Although most of the lights, ornaments, garland and trees are packed away, Mitchell Area Community Theatre has used the magic of performance to extend the holiday season with its winter offering “Elf — The Musical” (book by Thomas Meehan and Bob Martin, music by Matthew Sklar and lyrics by Chad Beguelin). Directed by Tim Goldammer, this show is based on the popular film, “Elf,” an annual holiday staple written by David Berenbaum.

The story of Buddy the Elf is the story of a typical misfit; Buddy can’t succeed as a human in Santa’s world of magical elves, but he’s also ill-equipped for the big city as he tries to find his birth father in New York. Through song, dance and some much-needed Christmas spirit, Buddy teaches his father the true meaning of family and finds his own along the way.

Jonathan Freeman plays Buddy with joy and exuberance. Mike Baker, an ACT veteran is terrifically cast as Santa Claus. Buddy’s dad (newcomer Riley Harrington) finds a way to be both abrasive and likeable. Buddy’s love interest, Jovie, played by Laretta McPeek, with just the right amount of cynicism in place of holiday spirit is a great foil to Buddy’s effervescence. I especially enjoyed Auston Twiggs as Michael, Buddy’s younger brother, who, along with mother Emily (Kate Miller), makes up the rest of Buddy’s family.

Several excellent performances are delivered under the guidance of music director Renea Schoenfelder. Buddy’s “World’s Greatest Dad” is tender and endearing. Michael and Emily perform a heartfelt duet with “I’ll Believe in You.” The company tells us “The Story of Buddy the Elf” in song and dance. You’ll be amazed at Santa’s basso profundo rendition of “Nobody Cares about Santa,” and the full company showstopper, “Sparklejollytwinklejingley.”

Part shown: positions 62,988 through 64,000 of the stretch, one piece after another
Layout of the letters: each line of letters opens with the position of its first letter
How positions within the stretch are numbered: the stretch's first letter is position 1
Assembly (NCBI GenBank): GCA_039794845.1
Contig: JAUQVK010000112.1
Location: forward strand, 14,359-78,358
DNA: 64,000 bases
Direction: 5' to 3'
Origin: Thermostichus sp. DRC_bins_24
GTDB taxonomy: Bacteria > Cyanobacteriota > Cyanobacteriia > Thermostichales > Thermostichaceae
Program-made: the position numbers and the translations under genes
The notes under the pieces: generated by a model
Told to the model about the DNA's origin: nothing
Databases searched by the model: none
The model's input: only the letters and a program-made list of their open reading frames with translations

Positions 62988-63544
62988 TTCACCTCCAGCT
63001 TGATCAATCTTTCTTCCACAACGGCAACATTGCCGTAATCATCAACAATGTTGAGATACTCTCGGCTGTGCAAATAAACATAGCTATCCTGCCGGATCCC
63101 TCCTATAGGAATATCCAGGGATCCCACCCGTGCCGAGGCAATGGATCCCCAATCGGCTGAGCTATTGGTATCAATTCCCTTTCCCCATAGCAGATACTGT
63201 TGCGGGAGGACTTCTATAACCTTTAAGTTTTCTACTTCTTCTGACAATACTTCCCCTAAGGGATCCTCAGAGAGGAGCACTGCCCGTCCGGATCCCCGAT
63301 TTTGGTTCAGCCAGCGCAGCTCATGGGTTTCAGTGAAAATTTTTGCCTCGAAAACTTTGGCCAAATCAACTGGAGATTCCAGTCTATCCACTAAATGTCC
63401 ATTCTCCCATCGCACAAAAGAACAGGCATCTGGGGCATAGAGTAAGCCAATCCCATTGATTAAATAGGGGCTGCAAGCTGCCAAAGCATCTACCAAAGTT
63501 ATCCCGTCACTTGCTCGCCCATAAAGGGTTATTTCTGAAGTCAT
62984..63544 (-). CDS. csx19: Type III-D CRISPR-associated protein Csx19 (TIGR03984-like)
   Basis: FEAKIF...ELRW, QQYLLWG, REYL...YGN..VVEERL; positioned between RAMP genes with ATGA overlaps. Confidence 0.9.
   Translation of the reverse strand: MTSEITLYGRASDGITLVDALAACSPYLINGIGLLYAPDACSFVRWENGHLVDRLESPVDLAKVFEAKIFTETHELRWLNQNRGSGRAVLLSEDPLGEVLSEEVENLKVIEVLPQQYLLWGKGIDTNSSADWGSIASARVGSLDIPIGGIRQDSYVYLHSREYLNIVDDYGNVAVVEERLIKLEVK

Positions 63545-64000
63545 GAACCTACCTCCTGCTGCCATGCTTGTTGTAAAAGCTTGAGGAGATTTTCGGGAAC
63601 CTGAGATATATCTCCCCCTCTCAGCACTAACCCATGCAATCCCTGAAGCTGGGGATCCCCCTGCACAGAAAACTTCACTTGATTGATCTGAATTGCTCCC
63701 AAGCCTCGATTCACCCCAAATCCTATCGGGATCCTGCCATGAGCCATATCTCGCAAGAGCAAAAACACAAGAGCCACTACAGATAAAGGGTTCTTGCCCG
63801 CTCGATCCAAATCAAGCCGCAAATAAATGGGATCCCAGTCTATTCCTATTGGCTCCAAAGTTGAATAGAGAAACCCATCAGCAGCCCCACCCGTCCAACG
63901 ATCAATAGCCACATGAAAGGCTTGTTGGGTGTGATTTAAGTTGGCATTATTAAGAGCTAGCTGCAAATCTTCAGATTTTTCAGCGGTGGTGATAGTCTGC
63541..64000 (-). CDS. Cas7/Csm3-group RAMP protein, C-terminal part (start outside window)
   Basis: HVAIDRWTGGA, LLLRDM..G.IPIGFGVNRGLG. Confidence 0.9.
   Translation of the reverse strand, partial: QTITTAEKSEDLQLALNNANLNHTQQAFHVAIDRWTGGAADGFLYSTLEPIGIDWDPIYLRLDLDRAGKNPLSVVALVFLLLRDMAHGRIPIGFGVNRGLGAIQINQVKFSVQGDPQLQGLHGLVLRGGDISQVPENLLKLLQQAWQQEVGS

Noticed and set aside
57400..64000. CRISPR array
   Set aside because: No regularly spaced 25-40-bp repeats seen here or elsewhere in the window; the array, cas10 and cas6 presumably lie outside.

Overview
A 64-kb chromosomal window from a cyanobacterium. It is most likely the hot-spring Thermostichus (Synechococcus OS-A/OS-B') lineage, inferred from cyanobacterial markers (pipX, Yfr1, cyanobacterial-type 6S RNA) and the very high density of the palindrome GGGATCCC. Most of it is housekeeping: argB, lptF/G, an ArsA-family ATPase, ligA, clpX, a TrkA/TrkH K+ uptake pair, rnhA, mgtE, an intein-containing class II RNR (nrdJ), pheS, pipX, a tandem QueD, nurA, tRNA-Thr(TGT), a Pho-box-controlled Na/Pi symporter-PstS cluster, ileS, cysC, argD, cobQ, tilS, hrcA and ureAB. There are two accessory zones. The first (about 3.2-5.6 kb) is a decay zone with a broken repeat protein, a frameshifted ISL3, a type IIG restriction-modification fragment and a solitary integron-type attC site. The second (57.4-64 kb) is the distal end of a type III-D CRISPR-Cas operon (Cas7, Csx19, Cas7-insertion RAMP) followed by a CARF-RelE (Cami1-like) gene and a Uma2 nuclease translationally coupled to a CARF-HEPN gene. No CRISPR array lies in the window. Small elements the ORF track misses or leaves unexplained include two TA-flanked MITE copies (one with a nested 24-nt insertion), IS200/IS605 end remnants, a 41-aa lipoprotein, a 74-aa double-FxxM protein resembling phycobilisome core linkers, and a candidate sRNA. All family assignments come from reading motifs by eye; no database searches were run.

The sets are simple with wheeled pieces used to take us to the North Pole, Manhattan, Walter’s busy office, the Hobbs home and everywhere else along the way. Although we never see Santa’s sleigh flying, a great use of lights helps us to imagine. Special effects include a snow machine and a replica of the Christmas tree at Rockefeller Center.

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Ruth Sejnoha and Darcie Vermuelen’s costumes are wonderful, particularly the team of elves, ranging in size from near adult to small child, and Buddy's iconic suit, complete with the requisite yellow “tights.” Choreographers Kayla White and Samantha Menning create some merry dances that allow the cast to shine.

Accompaniment is pre-recorded with sound operated by Noel Ahlers and Kadee Vermeulen. All song performances were on-cue perfect the night I attended. Although the actors wear masks, you will not even be aware of them once the action gets rolling. The radio microphones were worn outside of the masks and delivered quality sound that was easy to hear.

This show, delayed by COVID-19, is a bright spot on a dark January night. Just because Christmas is over does not mean that we can’t enjoy the brightness and festivities just a little longer. Buddy and company will make sure that we carry a bit of Christmas with us all year long.

The show by the Mitchell Area Community Theatre has performances at 7:30 p.m Thursday, Jan. 21, Friday, Jan. 22 and Saturday, Jan. 23 and at 2 p.m. Sunday, Jan. 24 at the Pepsi-Cola Theatre. Tickets are on sale at the theater and more information is available at 996-9137 or www.mitchellact.org.